If you’ve ever seen a cottontail rabbit, you can probably guess how it got its name. Their tails look just like cotton balls. Aside from their trademark tails, eastern cottontail rabbits have big ears and big eyes. Their back feet are also very long.
There are many kinds of cottontail rabbits, but the eastern cottontail is the most common one. It is the only wild rabbit that lives in our area.
You may be familiar with these rabbits because you’ve seen them in your neighborhood, but there’s plenty to learn. Here’s some more information about these common critters.
These rabbits are herbivores, which means they eat only plants. Their diet changes throughout the seasons. In the summer, they eat mostly green plants like grasses and clover. In the winter, their diet shifts mostly to woody plants like twigs and bark, because it is more readily available.
Baby cottontail rabbits are called kittens, and they are born hairless and blind. They are tiny when they are born, weighing less than one-tenth of a pound. They grow fast and reach their full adult size by the time they are 6 months old! A full-size cottontail rabbit weighs between 2 pounds and 4 pounds and is between 15 inches and 19 inches long.
A cottontail rabbit’s fur coat changes color throughout the year. In the spring and summer, their fur is light brown. In late summer, they molt their summer coat and grower a thicker coat for winter. The winter coat is more gray in color. Their bellies and tails stay white all year.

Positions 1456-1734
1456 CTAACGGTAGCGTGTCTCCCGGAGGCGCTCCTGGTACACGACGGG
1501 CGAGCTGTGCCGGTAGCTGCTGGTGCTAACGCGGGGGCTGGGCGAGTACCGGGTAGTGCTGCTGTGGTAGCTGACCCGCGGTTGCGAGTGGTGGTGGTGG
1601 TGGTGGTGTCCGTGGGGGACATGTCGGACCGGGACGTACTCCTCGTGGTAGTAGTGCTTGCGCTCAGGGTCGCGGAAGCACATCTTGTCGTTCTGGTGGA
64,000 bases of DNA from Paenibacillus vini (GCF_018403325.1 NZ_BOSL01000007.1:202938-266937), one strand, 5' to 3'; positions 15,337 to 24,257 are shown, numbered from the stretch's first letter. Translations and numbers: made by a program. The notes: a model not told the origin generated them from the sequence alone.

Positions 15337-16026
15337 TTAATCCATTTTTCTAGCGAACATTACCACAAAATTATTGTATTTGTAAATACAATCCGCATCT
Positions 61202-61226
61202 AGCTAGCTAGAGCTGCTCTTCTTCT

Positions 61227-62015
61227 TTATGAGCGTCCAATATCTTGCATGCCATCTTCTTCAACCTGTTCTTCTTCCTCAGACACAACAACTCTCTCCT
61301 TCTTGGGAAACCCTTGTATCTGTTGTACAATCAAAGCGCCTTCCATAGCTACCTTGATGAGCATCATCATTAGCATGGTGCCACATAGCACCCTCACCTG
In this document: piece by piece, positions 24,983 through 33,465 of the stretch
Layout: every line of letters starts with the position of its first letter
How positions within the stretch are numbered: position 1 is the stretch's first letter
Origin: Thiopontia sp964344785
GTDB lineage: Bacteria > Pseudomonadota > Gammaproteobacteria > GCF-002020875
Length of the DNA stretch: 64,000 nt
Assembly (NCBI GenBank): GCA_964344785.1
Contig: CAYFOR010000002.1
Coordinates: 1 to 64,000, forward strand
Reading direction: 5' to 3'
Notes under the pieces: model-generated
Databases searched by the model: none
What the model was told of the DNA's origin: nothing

Have you ever seen a cottontail rabbit in your yard? They like open, grassy areas, so they are a common visitor to our yards. They also live in and around parks, grasslands, prairies, meadows and farm fields.
Cottontail rabbits are native to North America, which means this is where they originated. They live in the United States, Mexico and Canada. In the United States, they only live in the eastern half of the country.
Rabbits are crepuscular, which means they are the most active in the hours just after the sun rises and before the sun sets. They normally eat during these hours, although it’s not unusual to see them eating during the middle of the day, especially when the weather is mild and pleasant.
Cottontail rabbits are an important food source for predators like coyotes, foxes and even owls. When rabbit populations decline, the populations of their predators decline too.
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